“So, why not make a whole new set of contemporary symbols, linked to contemporary Exoduses, to tell the story of the plight of today’s 65 million displaced people who have been persecuted like the Israelites?”

Each of the second seder plate items and its accompanying text provide insights into how JWW works with people touched by genocides or mass atrocities.

“Jewish World Watch was founded to fight genocide, and one major aspect of our work is to help survivors,” Freudenheim said. “We have also traveled to meet with some of them: the Darfuris and the Congolese, in particular, and shared Jewish stories, not only of the Exodus, but also of the Holocaust. Many of the people JWW met in Africa had never met Jews before, and their first experience is of friendship and generosity.”

JWW is encouraging us to post pictures of  our second plates on social media using the hashtag #SecondSederPlate.

Beyond stimulating discussion around the plight of refugees, Freudenheim said, “our second seder plate reminds everyone to become involved. To be on the right side of history.”


Mark Miller is a writer who has performed stand-up comedy and written for various sitcoms. His first book, a collection of humorous essays, is “500 Dates: Dispatches From the Front Lines of the Online Dating Wars.”

Prison to Promised Land

Photo by Mark Miller.

Morris “Moe” Treibitz is doing surprisingly well today, having survived homelessness, heroin addiction and a decade in prison for armed robbery.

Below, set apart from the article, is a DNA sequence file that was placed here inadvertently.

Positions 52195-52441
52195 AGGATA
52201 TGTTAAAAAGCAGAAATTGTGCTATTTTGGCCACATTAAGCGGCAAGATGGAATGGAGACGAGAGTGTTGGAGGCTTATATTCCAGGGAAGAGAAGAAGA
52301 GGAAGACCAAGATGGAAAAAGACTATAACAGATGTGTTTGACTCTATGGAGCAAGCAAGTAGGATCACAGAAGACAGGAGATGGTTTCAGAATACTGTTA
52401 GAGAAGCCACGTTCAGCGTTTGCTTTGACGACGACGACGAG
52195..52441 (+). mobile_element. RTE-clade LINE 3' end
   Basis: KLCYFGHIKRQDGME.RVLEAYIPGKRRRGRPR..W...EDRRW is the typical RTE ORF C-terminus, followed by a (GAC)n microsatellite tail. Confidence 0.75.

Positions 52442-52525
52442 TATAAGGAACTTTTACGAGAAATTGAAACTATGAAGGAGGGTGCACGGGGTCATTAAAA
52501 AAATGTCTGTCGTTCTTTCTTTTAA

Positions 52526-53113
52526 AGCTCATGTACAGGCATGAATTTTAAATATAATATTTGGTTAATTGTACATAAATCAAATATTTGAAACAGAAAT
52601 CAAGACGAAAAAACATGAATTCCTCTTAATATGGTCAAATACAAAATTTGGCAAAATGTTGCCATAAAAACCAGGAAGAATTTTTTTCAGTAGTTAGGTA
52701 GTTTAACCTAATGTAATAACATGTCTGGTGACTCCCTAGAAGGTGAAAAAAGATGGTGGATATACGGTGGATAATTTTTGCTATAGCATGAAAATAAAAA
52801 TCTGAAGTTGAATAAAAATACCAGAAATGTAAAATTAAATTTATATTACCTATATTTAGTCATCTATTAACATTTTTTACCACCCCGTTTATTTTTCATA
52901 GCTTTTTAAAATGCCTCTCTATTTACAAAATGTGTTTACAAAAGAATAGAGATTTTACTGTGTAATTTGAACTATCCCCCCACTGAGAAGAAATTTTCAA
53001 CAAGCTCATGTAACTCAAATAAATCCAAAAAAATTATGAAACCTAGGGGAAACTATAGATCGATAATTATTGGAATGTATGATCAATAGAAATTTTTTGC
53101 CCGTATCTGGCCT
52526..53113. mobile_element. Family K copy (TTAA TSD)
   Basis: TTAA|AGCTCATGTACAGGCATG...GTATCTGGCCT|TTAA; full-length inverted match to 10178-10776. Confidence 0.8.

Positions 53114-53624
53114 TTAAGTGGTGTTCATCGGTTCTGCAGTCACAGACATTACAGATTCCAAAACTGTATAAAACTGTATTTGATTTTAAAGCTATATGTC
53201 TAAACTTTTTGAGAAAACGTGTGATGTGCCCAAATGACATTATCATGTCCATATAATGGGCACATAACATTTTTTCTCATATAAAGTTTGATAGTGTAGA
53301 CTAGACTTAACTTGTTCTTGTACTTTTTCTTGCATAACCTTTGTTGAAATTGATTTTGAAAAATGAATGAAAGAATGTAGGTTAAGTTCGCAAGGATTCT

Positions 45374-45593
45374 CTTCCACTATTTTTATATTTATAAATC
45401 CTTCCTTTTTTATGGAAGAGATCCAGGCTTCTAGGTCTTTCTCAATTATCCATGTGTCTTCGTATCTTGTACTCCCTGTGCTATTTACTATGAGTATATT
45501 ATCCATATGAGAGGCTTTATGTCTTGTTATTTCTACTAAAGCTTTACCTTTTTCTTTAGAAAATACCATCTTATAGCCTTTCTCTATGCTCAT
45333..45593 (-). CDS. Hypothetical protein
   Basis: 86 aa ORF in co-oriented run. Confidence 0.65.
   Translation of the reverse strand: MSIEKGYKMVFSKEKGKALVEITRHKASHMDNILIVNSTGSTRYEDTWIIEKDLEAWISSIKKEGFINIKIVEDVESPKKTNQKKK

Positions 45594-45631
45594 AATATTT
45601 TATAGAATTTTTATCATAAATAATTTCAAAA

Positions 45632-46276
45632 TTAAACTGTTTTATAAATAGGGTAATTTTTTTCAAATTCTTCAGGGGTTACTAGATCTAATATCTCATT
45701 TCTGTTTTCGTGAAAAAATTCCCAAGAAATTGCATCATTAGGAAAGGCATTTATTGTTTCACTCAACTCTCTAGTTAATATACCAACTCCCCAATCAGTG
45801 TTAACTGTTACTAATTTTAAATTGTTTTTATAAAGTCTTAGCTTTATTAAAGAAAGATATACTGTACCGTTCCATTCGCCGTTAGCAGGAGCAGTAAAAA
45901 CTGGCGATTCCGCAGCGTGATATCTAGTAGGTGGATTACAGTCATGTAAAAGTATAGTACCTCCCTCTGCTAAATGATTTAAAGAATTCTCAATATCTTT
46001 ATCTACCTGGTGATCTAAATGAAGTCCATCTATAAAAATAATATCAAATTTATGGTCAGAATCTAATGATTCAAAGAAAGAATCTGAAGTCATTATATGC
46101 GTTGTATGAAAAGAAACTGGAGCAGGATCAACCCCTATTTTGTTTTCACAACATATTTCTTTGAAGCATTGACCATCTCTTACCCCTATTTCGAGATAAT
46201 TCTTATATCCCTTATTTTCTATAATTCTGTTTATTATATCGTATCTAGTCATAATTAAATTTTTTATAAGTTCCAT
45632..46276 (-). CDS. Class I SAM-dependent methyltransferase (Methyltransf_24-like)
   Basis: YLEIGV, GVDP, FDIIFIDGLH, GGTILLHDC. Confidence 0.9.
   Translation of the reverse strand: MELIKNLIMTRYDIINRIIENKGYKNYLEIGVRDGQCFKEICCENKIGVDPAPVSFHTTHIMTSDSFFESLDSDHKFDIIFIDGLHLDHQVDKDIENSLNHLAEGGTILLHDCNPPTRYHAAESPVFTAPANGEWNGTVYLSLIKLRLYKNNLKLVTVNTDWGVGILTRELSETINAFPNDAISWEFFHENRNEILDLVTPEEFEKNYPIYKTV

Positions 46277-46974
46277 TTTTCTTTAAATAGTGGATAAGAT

Sitting on the tree-enclosed front porch of the Stanley House, one of the first sober living homes in California in Los Angeles’ Fairfax District, it’s hard to picture this soft-spoken 42-year-old as an ex-con. With his sweet smile and unfailing politeness (he even apologizes for wearing a rumpled T-shirt), Treibitz seems to be someone now determined to do the right thing in every way.

Treibitz lives at and works for the Chabad Treatment Center’s Aleph Institute, a nonprofit Jewish organization dedicated to assisting Jews isolated from the regular community, including U.S. military personnel, prisoners and people institutionalized or at risk of incarceration because of mental illness or addiction.

Aleph provides the inmates with access to religious materials and attorneys, ensures they receive kosher food, and that their families have moral and spiritual support. It even helps inmates before and after prison, complying with parole and probation, arranging for community service, housing, employment and financial support.

Born in Brooklyn, N.Y., Treibitz grew up in a Modern Orthodox home in Deal, N.J. He dropped out of high school at 16 in order to run a baseball card and comic book business from home. Although he was making good money, he was spending it just as quickly. In addition, he was irresponsible with his investors’ money (the investors being primarily family members). By 17, Treibitz owed thousands of dollars. At the same time, he also started using drugs, primarily cocaine, Xanax and Valium. To get drug money Treibitz said, “I started stealing — doing armed robberies of gas stations and drug dealers.”